The beauty and flow of your sculpture is the most desired aspect of the driftwood artist. Cracks, holes or breaks in your wood are very distracting, unattractive features that take away from the natural flow and shape which the eye follows. In addition, below the surface of these cracks and holes, decaying or rotten wood could be hiding. This must be dealt with diligently so that your final sculpture will endure for years to come.
Remove it – Enhance it – Or fill it! These are the most constructive ways to deal with these challenging issues. Every hole, crack or break is different in every piece of wood and wood type. You must determine when picking up a piece whether you can deal with the challenges that face you. Especially for new driftwood workers, this is very important. Your “seeing eye” is not only to discover shapes and beauty in the wood you have found, but to discern the problem areas to be faced. You must be able to face these areas with willingness and commitment or your sculpture will suffer in the end. there is nothing more discouraging than to have worked and worked on a piece only to discover there is an “issue” of rot under a crack or distracting sharp edges or unfinished holes that have been noticed by your teacher or juror in a show.
Holes: No matter the size and depth of the individual hole it must be thoroughly cleaned of old, rotted, or soft wood. A good sharp probe can help you to determine the depth you might have to go. All rotten wood must be removed. Rot will continue to rot! Scrape, scrape, scrape, scrape. If the hole is deep it can sometimes be filled with a mixture of glue and sawdust applied in layers . . . . filling with a small amount . . . letting it dry completely (24-48 hours) and doing another layer continuing until the desired look or depth is obtained. Be sure that the sides of the hole are scraped, smoothed and sanded well so that when your eyes look at the hole, it seems finished. Sometimes the bottom of the hole goes so deep that you may want to torch it to darken it. This will camouflage any imperfections and takes the eye away from “looking down there.” Smaller holes can be dealt with easier. Scraping, sanding and even dremeling. You want the end result to look finished. Sometimes you may even have to widen the hole or open it up more to achieve a look that is natural.
Cracks: Cracks must be enhanced, featured or filled. You cannot just ignore a crack. Rotten wood is probably lurking underneath. Using a probe, mini scraper, or even a small wire bristled brush, clean the inside of the crack to get out dead or rotten wood. Determine whether you want to feature and enhance or fill it. Enhancing or featuring a larger crack is more desirable. Opening up the crack and rounding out the edges softens the lines. This is more pleasing to the eye. Consider the flow of your piece. Does the crack distract from the flow? You may need to even lengthen or enlarge a crack to enhance the overall appearance of your sculpture. Be sure to scrape, sand, burnish and finish each crack well. The overall look of your finished sculpture will benefit from the care you take.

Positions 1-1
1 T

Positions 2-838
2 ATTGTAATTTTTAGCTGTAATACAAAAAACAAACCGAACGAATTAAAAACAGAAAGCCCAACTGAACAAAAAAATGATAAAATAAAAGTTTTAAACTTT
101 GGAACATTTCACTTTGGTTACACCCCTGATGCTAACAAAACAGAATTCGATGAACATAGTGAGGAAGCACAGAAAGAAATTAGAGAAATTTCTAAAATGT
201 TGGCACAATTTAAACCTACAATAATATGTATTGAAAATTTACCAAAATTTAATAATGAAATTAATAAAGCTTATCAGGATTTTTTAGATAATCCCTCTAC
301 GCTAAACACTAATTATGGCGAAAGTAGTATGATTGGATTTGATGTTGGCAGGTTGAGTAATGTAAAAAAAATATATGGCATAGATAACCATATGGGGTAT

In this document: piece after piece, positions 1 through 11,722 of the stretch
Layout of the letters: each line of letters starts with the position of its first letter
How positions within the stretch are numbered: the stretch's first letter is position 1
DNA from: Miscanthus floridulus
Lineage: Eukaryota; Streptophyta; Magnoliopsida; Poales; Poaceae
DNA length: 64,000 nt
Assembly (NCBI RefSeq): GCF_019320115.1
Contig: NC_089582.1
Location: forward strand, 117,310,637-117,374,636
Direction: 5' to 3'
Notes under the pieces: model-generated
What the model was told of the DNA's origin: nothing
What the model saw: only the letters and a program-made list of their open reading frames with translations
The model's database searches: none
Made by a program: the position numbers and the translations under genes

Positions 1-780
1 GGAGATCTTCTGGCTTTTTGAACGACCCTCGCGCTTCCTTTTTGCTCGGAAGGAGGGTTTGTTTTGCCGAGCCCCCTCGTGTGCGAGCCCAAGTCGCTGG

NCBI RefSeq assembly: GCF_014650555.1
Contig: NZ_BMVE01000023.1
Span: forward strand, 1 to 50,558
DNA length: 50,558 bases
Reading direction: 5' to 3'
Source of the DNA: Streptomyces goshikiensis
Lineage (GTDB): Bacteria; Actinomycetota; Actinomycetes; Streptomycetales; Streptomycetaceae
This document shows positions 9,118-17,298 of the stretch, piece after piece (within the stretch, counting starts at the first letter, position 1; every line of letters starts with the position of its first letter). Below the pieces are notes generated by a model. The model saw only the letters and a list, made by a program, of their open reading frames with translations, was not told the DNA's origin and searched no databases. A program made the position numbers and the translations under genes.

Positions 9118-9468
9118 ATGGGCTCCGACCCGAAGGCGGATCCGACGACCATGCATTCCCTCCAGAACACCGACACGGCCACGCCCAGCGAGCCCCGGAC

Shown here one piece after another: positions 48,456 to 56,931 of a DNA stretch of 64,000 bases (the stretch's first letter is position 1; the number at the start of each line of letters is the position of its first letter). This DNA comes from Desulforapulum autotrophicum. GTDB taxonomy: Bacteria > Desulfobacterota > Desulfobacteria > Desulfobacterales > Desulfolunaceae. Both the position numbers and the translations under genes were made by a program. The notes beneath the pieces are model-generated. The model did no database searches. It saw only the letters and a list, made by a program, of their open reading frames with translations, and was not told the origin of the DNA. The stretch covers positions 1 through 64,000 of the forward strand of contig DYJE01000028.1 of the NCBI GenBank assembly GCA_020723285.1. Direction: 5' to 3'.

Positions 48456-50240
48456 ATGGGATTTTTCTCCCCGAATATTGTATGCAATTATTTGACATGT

If you have determined that you want to fill a crack, you can do so by using a mixture of wood glue and water. Also, fine wood debris from your piece mixed with wood glue to fill the crack. Wet the cleaned crack with water using a small craft type paint brush and apply a mixture of wood glue and water (about 50/50). You may want to use a dental pick to push the glue mixture into the crack to make sure that it penetrates. then you can sand over the crack and push the sanded particles into the crack. It is best to use a rubber band or clamp to hold the crack together if at all possible.
Breaks: Breaks can be a tricky problem. Some deep cracks in wood can actually have the potential of breaking away from your piece. You must first determine whether you want the piece attached. Look at the flow of your wood. If the crack was broken off would the overall look you want be affected? “How bad is it, how deep does the break go and what is the best course of action” are questions you need to ask yourself. Don’t break away anything until you have worked with your piece to get a feel of what you want. Reattaching a piece can be done but with difficulty. Sometimes you can steam a break so that it becomes more pliable, glue it and clamp it together. This must be left to dry for several days. Needless to say . . . all areas of the crack or break have been cleaned thoroughly before glueing! Pegs can also be put in to hold a cracked section together.
If you want to reattach a piece that has broken off be sure to thoroughly clean both the broken off piece and the sculpture edges to get all dead or rotted fragments out of the area. If you glue the piece back on, wet the wood on both pieces first, then paint on glue and finally band or clamp the piece together. Leave alone to let dry naturally. Do not attempt to use a heater or hair dryer to dry the fracture. Be sure that you wipe all wet glue off your sculpture to avoid extra sanding.
If you determine the break needs to be taken away, do so carefully so as not to break off more than you intend. You can use a vise to hold the piece steady, and then use a coping saw to take away the break. This way one can follow the curve of the crack and can be sure to only take away what one wants.